State ranks low on job cli­mate, study says

The Boyertown Area Times - - FRONT PAGE - By Dave Le­mery Watch­dog.org

The fact that the Penn­syl­va­nia Leg­is­la­ture was able to as­sem­ble a bud­get for the 2018-19 fis­cal year with­out any deep spend­ing cuts or new taxes is a heart­en­ing sign of an im­prov­ing econ­omy in the state.

But there also are warn­ing signs that all is not well. And one of those warn­ing signs can be found in a study re­cently re­leased by fi­nan­cial anal­y­sis firm Wal­letHub.

Its re­port, ti­tled “2018’s Best & Worst States for Jobs,” puts Penn­syl­va­nia way down in 46th place among the 50 states.

The anal­y­sis com­bined 29 dif­fer­ent sub­cat­e­gories to come up with a sin­gle score for each state, and then ranks them. Washington state came in first place, and among Penn­syl­va­nia’s neigh­bors, New Jersey was 14th, Mary­land 19th, New York 28th, Ohio 37th and West Vir­ginia 50th.

There were a num­ber of poor fin­ishes in the sub­cat­e­gories that con­trib­uted to Penn­syl­va­nia’s

over­all weak score. Among them were: • 40th in un­em­ploy­ment rate

• 40th in un­der­em­ploy­ment rate

• 40th in “in­dus­try va­ri­ety” • 42nd in job se­cu­rity • 40th in job sat­is­fac­tion • 49th in in­come tax bur­den for low-wage in­di­vid­u­als

• 47th in in­come tax bur­den for medium-wage in­di­vid­u­als

“Un­for­tu­nately, this anal­y­sis isn’t sur­pris­ing,” said Bob Dick, se­nior pol­icy an­a­lyst for the non­profit Com­mon­wealth Foun­da­tion, which ad­vo­cates for free-mar­ket so­lu­tions to grow Penn­syl­va­nia’s econ­omy. “Penn­syl­va­nia has long lagged the na­tion in job and in­come growth. Since 2014, the state’s job growth rate is 3.3 per­cent com­pared to 5.7 per­cent in the rest of the coun­try. Penn­syl­va­nia is also only one of 10 states that have seen a re­duc­tion in its la­bor force over the last three-plus years.”

There were a cou­ple of bright spots for Penn­syl­va­nia in the study. The state fin­ished 12th in the met­ric for ac­cess and par­tic­i­pa­tion in em­ployer-based re­tire­ment plans, fourth for em­ployee ben­e­fits, and 10th in share of work­ers un­der the poverty line.

Jill Gon­za­lez, an an­a­lyst for Wal­letHub, also noted that Penn­syl­va­nia’s un­em­ploy­ment rate, while low com­pared to his­toric mea­sures, is high com­pared to the rest of the U.S. right now.

“The un­em­ploy­ment rate in Penn­syl­va­nia is 4.9 per­cent,” she said. “While this num­ber can in­deed be con­sid­ered low, when com­pared to that of the other states, it is in fact the 11th high­est cur­rently.”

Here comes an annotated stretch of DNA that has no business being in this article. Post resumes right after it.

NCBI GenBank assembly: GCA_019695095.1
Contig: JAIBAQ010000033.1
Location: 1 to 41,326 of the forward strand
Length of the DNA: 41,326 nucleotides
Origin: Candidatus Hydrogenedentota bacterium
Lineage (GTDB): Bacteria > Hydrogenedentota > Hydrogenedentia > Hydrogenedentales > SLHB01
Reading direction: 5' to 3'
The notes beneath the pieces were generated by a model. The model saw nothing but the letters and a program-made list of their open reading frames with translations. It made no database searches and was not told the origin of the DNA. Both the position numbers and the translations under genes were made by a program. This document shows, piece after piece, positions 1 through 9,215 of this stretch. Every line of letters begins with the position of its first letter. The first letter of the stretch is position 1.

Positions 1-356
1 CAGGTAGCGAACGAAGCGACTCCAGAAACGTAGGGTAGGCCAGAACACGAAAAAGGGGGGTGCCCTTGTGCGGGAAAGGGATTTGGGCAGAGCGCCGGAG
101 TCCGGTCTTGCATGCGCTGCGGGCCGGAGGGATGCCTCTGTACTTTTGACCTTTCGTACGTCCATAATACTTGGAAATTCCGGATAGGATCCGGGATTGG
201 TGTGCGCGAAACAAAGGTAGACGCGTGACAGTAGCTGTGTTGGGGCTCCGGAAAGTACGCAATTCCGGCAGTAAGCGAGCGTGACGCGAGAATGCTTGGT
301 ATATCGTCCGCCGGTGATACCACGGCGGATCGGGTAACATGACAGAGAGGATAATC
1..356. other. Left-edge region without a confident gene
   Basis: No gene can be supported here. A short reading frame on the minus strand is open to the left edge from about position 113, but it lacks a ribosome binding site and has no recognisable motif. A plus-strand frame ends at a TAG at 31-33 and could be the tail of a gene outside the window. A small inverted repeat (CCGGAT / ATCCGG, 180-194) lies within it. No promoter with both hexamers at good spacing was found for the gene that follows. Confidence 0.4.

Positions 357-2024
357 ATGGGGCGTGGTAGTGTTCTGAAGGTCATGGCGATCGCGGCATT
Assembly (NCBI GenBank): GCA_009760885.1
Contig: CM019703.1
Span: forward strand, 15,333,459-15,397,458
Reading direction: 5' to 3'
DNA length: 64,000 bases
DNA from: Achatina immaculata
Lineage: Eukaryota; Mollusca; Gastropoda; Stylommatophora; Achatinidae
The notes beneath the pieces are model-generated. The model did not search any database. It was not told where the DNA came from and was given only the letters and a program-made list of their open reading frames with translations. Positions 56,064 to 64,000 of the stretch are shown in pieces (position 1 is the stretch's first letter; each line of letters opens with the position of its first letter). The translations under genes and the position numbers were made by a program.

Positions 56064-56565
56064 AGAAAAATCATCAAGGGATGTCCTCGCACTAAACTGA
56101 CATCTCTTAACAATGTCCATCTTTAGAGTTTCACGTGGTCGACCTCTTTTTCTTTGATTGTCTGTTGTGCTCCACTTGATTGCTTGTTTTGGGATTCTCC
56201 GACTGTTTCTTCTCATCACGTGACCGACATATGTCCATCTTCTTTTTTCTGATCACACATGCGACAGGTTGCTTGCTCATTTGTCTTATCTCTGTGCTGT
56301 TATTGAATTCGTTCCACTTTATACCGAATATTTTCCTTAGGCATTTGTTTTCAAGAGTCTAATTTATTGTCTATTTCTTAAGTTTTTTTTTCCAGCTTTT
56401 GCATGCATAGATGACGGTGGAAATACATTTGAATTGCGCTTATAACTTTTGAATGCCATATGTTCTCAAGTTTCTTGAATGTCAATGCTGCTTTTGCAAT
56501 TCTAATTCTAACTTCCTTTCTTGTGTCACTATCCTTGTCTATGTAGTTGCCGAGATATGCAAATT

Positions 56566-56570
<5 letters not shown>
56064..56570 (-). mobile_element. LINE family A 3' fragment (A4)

Michael Mer­rill, a pro­fes­sor at Rut­gers Univer­sity, was one of sev­eral ex­perts in job mar­kets and la­bor con­sulted by Wal­letHub. He pointed to ways that states can foster fu­ture growth in their job mar­kets.

“The ‘care econ­omy’ will re­main the sec­tor in which em­ploy­ment grows the most rapidly,” he said. “In other words, jobs in­volv­ing care of the young, the hurt, the sad, the lost, the hand­i­capped, the el­derly, etc., will con­tinue to be most in de­mand. Do­ing things for peo­ple is a growth field.”

He also talked about job re­train­ing pro­grams, which are an el­e­ment that both in­cum­bent Demo­cratic Gov. Tom Wolf and his op­po­nent in the fall elec­tion, Repub­li­can Scott Wagner, have talked about in their cam­paign ap­pear­ances.

“The most suc­cess­ful job train­ing pro­grams, by far, are reg­is­tered, earn-whileyou learn ap­pren­tice­ships,” Mer­rill said. “Give most peo­ple a job and they will learn how to do it. The tran­si­tion from earn­ing to learn­ing is many times more of­ten suc­cess­ful than the tran­si­tion from learn­ing to earn­ing. We are ap­proach­ing the prob­lem back­wards. What most dis­placed work­ers need is not re-train­ing, but re-em­ploy­ment. If we put them to work, they will learn.”

The per­spec­tive of the Com­mon­wealth Foun­da­tion is that the jobs mar­ket will con­tinue to strug­gle in the state as long as big-gov­ern­ment poli­cies re­main in place, Dick said.

“Gov. Wolf’s tax-and­spend ap­proach is part of the prob­lem,” he said. “Pol­i­cy­mak­ers need to fo­cus on re­duc­ing the state’s pun­ish­ing tax bur­den, con­trol­ling spend­ing, and rolling back oner­ous reg­u­la­tions and li­cens­ing laws to cor­rect Penn­syl­va­nia’s eco­nomic tra­jec­tory.”

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